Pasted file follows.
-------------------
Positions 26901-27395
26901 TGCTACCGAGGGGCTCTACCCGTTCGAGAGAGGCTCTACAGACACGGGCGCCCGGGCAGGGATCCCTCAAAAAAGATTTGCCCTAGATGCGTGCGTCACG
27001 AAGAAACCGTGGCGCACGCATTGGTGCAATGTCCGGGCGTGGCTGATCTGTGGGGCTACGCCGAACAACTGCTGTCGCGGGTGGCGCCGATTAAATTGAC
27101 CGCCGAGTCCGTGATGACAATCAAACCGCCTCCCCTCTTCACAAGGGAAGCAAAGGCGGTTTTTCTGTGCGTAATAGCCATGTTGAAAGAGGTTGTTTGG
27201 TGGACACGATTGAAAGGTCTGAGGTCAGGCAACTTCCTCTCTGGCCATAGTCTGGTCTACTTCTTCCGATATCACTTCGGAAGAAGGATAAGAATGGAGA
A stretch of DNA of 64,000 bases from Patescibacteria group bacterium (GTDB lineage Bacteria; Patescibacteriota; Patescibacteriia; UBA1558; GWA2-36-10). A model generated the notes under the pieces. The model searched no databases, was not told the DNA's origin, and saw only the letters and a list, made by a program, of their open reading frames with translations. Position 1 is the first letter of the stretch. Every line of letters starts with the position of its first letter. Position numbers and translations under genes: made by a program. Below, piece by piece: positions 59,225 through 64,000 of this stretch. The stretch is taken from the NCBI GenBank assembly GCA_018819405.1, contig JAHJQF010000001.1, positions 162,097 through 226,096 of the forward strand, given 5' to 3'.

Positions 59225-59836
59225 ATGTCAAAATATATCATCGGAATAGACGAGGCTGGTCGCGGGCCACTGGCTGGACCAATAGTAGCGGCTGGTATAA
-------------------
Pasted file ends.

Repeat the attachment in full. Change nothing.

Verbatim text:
Positions 26901-27395
26901 TGCTACCGAGGGGCTCTACCCGTTCGAGAGAGGCTCTACAGACACGGGCGCCCGGGCAGGGATCCCTCAAAAAAGATTTGCCCTAGATGCGTGCGTCACG
27001 AAGAAACCGTGGCGCACGCATTGGTGCAATGTCCGGGCGTGGCTGATCTGTGGGGCTACGCCGAACAACTGCTGTCGCGGGTGGCGCCGATTAAATTGAC
27101 CGCCGAGTCCGTGATGACAATCAAACCGCCTCCCCTCTTCACAAGGGAAGCAAAGGCGGTTTTTCTGTGCGTAATAGCCATGTTGAAAGAGGTTGTTTGG
27201 TGGACACGATTGAAAGGTCTGAGGTCAGGCAACTTCCTCTCTGGCCATAGTCTGGTCTACTTCTTCCGATATCACTTCGGAAGAAGGATAAGAATGGAGA
A stretch of DNA of 64,000 bases from Patescibacteria group bacterium (GTDB lineage Bacteria; Patescibacteriota; Patescibacteriia; UBA1558; GWA2-36-10). A model generated the notes under the pieces. The model searched no databases, was not told the DNA's origin, and saw only the letters and a list, made by a program, of their open reading frames with translations. Position 1 is the first letter of the stretch. Every line of letters starts with the position of its first letter. Position numbers and translations under genes: made by a program. Below, piece by piece: positions 59,225 through 64,000 of this stretch. The stretch is taken from the NCBI GenBank assembly GCA_018819405.1, contig JAHJQF010000001.1, positions 162,097 through 226,096 of the forward strand, given 5' to 3'.

Positions 59225-59836
59225 ATGTCAAAATATATCATCGGAATAGACGAGGCTGGTCGCGGGCCACTGGCTGGACCAATAGTAGCGGCTGGTATAA